1 Do nothing.  The hive would likely die and we would loose any honey/pollen/nectar that was stored due to robbing.

2 Order a queen.  She would take a few days to get here and take a couple of days to start laying, so for about $30 we would only have about 5-7 days of no production of new bees.

3 Let them make their own queen.  This takes some manipulation time on the beekeeper’s part, but is doable.  It takes a hive about 30 days from starting to raise a queen ’till she starts laying, then another 25 days or so until the eggs she laid start hatching.

With a nuc handy, as soon as I realize there’s no queen in a large hive, I can use the queen from the nuc and put her in the hive that’s missing one and get them right back on track.  While it may not seem like a huge difference in choices, if your honey flow is only 30 days long like it is some spring seasons, you can’t afford to miss any days of production or you could miss out on honey for the entire year!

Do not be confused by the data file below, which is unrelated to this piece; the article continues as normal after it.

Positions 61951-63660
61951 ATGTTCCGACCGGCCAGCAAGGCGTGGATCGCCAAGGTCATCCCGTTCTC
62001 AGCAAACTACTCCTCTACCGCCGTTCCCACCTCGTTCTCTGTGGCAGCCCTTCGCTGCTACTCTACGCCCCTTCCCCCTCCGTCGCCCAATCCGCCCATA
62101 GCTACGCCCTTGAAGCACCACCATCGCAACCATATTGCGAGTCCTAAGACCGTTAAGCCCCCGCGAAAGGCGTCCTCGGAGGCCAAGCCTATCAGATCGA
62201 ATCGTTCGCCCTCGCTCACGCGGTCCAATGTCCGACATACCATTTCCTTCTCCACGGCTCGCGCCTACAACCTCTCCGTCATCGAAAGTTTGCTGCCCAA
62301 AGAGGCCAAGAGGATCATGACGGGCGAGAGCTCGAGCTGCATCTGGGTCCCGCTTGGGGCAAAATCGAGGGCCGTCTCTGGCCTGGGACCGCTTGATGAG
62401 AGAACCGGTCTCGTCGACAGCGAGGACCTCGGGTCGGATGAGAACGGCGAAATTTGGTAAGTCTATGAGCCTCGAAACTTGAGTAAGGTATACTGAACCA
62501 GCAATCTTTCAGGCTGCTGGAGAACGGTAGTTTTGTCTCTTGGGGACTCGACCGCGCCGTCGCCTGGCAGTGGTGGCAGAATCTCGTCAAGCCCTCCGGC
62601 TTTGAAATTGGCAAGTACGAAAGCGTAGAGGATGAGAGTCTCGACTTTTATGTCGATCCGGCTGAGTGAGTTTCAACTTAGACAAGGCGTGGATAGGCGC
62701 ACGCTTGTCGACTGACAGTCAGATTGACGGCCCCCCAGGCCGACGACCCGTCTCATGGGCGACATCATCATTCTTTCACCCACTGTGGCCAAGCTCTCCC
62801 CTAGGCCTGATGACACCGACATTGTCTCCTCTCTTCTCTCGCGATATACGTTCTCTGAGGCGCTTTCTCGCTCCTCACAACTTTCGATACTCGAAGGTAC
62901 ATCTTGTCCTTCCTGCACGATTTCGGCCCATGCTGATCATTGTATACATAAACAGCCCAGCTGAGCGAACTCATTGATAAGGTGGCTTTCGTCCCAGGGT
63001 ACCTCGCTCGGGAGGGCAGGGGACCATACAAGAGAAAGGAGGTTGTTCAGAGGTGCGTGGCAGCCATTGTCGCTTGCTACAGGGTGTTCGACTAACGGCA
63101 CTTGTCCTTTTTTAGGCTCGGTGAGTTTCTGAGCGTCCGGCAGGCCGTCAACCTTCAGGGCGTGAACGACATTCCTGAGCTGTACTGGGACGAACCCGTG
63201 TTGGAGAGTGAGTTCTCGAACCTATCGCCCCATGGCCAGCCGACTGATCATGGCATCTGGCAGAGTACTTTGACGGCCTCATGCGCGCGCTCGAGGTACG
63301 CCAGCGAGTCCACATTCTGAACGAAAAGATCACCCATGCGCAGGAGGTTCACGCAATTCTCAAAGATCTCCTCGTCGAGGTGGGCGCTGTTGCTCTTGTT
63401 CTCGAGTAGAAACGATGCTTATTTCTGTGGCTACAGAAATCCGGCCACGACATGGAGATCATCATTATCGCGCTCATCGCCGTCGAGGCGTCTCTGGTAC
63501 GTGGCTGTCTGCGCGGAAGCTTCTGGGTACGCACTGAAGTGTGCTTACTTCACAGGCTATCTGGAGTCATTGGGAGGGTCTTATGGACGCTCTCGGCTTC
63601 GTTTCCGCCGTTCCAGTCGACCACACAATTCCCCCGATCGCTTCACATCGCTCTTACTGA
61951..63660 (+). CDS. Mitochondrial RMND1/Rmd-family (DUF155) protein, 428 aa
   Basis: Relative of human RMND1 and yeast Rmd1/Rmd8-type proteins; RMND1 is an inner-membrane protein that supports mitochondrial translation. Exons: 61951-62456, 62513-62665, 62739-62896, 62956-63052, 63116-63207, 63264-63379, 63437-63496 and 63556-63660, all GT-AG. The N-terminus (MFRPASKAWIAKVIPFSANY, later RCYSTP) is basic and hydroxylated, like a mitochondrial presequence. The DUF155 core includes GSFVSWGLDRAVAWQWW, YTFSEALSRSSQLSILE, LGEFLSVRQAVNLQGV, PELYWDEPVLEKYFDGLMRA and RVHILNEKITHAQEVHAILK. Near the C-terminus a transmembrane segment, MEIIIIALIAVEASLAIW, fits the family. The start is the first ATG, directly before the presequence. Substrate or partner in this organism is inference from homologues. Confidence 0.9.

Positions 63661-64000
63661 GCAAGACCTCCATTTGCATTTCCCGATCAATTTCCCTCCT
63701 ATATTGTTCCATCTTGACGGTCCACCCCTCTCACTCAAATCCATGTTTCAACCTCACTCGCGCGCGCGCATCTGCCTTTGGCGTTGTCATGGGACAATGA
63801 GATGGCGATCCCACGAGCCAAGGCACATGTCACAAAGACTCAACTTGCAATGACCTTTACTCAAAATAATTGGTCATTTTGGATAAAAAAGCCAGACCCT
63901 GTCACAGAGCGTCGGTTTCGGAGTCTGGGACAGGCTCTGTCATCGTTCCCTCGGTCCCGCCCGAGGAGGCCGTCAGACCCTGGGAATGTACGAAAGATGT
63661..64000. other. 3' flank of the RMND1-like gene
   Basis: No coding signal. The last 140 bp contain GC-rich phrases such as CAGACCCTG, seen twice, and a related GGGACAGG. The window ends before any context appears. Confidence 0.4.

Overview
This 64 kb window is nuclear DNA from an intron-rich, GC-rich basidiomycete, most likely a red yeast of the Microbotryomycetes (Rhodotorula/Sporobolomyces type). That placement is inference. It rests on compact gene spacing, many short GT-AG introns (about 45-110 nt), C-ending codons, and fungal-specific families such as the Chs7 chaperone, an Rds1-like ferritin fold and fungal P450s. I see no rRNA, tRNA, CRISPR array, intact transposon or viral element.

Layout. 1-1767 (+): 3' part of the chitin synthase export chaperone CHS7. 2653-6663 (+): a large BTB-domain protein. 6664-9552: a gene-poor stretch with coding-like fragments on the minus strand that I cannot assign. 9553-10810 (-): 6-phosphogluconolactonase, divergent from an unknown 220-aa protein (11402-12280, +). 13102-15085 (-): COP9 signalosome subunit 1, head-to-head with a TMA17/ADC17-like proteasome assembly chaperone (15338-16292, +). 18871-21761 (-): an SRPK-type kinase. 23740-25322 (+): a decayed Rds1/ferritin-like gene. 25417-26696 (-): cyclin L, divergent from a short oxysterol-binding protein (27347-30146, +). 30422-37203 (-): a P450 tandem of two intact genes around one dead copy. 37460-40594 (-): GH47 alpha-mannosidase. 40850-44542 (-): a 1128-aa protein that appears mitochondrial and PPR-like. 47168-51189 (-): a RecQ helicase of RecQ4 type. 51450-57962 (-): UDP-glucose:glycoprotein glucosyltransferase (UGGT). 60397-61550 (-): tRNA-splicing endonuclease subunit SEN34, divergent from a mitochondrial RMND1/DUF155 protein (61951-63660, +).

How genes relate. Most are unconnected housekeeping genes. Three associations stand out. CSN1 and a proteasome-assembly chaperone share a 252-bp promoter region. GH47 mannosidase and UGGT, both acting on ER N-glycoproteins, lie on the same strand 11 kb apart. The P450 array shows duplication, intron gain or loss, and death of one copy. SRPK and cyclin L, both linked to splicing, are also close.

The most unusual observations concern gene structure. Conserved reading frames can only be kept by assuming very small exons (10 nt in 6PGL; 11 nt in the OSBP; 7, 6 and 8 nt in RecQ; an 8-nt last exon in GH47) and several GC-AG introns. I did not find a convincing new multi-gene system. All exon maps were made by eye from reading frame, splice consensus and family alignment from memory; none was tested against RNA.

This is how we use our nucs as another tool in our management practices.

Spring chickens are finished

We have completed our raising and harvest of our spring batch of chickens.  They averaged 5 lbs and we were very pleased with the way they turned out.  We used a new hatchery as well as a new pen design and thankfully it all worked out great!

If you’re interested in pasture raised, organically fed chickens, contact us and we’ll get you set up!

Open House and Farm

Dear Friends,

I learned recently from Southern Living that the word “porch” can also be used as a verb. Most of the pictures sent in the farm updates are views from our front porch. This Saturday, May 31st, from 6pm – 9pm we invite you to visit the farm to “porch” with us for our 2nd annual open farm/house.